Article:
subdivider


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  • noun

Words related to subdivider

someone who divides parts into smaller parts (especially a divider of land into building sites)

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References in periodicals archive ?
Normally, as anyone who has built on a lifestyle block can attest, the subdivider or new home builder pays the cost of any power assets required, and then "gifts" those assets to the lines company.
And in a very real sense, the subdivider profits from the conditions imposed upon him, since the provision of safety and health requirements benefits potential buyers, thus rendering the lots of the subdivision more attractive.
community of subdividers and lot purchasers as signals that a subdivider
In the particular realm of exactions, the post-1970 increase in the use of nontax revenue-raising devices led to yet another expansion of subdivision regulations, requiring more extensive subdivider contributions to a wider range of capital infrastructure projects and services.
Most of the residents were duped by the parcel's subdivider, who assured them that land purchases would eventually be accompanied by gas, electric, water, and other services.
Sporadic urban expansion left largely to the operations of the subdivider creates ribbon developments along the transportation corridors, with large undeveloped interstices between them, greatly increasing the cost and difficulties of providing essential public facilities and services.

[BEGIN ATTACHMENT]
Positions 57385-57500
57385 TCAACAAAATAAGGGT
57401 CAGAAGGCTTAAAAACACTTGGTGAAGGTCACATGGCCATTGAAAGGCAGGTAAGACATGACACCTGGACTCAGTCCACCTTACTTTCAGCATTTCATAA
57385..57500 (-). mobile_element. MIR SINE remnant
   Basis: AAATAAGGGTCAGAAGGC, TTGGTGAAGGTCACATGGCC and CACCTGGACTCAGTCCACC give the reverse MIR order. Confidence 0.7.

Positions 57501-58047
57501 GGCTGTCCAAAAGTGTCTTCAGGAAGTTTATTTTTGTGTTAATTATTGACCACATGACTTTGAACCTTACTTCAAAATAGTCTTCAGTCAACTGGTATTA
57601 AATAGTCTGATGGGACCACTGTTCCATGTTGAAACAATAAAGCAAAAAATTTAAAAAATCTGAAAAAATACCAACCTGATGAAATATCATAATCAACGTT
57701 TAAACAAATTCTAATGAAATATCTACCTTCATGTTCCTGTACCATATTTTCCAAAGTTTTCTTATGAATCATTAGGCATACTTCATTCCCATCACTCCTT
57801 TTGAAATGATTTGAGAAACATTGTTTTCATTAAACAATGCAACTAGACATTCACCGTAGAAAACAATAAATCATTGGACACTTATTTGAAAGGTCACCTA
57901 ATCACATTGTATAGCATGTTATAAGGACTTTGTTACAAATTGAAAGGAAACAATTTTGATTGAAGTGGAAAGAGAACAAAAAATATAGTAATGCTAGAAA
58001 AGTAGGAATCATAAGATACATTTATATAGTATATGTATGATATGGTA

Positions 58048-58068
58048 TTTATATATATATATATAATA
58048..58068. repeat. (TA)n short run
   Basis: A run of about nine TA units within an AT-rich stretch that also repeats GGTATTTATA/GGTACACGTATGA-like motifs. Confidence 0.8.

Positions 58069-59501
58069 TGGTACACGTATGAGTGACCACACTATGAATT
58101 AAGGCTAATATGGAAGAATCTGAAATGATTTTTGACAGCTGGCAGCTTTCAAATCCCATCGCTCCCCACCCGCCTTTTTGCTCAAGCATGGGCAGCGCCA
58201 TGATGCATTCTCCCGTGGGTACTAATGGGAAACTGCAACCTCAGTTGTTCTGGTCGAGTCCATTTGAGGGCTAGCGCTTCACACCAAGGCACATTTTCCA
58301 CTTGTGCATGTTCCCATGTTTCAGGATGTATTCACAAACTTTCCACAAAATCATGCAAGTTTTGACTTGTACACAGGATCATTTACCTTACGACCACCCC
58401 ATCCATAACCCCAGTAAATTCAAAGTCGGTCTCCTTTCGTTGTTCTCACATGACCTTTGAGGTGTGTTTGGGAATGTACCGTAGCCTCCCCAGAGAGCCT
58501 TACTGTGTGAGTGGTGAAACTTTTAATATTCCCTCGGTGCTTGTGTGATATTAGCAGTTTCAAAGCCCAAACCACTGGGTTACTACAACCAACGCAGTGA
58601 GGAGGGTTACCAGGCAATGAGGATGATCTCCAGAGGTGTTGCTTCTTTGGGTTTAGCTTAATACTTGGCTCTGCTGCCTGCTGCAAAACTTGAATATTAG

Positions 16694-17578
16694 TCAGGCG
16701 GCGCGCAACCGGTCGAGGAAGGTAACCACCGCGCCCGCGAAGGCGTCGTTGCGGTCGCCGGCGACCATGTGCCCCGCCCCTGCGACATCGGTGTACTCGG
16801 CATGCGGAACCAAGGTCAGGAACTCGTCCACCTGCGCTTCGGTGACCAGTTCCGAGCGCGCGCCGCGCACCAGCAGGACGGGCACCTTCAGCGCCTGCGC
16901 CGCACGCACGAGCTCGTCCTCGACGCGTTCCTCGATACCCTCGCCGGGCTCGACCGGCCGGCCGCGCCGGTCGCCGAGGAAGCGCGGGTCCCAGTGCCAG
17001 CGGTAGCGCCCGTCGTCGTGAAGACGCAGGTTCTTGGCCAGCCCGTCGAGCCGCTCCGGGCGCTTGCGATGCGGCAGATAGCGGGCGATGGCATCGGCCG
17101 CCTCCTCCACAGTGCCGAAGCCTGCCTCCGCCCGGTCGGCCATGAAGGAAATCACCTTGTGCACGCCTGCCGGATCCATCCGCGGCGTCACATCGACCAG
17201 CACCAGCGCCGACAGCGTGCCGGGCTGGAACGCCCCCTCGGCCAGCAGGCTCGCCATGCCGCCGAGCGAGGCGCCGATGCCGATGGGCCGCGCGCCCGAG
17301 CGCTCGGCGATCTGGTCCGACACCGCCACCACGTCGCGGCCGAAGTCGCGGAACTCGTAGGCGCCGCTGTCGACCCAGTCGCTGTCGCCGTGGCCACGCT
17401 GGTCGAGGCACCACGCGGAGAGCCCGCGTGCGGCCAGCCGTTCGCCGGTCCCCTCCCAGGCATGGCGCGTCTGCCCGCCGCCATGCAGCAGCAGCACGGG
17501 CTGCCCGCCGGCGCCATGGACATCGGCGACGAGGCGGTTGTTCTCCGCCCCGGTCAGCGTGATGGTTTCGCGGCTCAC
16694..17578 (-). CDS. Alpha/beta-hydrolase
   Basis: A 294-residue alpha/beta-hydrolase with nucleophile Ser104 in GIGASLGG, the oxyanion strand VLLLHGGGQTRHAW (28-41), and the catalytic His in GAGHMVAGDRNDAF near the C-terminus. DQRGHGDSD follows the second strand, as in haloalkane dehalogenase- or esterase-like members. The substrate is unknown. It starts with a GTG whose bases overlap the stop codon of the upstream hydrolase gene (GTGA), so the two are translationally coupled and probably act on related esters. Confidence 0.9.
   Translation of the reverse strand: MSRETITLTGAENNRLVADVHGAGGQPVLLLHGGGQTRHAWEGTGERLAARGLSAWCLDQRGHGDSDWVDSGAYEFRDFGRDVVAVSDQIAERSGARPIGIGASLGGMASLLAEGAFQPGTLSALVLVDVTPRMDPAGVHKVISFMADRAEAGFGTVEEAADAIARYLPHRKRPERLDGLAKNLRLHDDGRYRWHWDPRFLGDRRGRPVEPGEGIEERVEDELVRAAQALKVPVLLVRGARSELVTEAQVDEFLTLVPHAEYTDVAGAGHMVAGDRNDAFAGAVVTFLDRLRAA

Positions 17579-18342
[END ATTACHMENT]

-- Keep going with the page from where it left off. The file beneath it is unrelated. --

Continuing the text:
Leal (1993) explain, "the subdivider who puts covenants in deeds that preserve open space, improve views, and generally harmonize development with the environment establishes property rights to these values and captures the value in higher asset prices" (21).
An example would be a condominium project held for sale by a builder or lots held for sale by a subdivider.
Scratch a farmer," Macpherson often said, "and you'll find a subdivider.
75-25 previously allowed a subdivider of real estate to request permission from the district director to include the estimated cost of certain common improvements in the basis of lots sold, when determining the gain or loss resulting from the sale of lots.
Then, as a large-scale subdivider, he decided the socioeconomic mix of many suburbs.
20) An easement is of course a property right, but this easement was only "protected by a liability rule": Spur Industries allowed a subdivider, acting on behalf of the neighboring residents, to buy the easement with the buyout price fixed at the feedlot operation's moving costs.
Water service was to be extended to future units as requested by the subdivider.
adversely affect the right of the subdivider or developer or his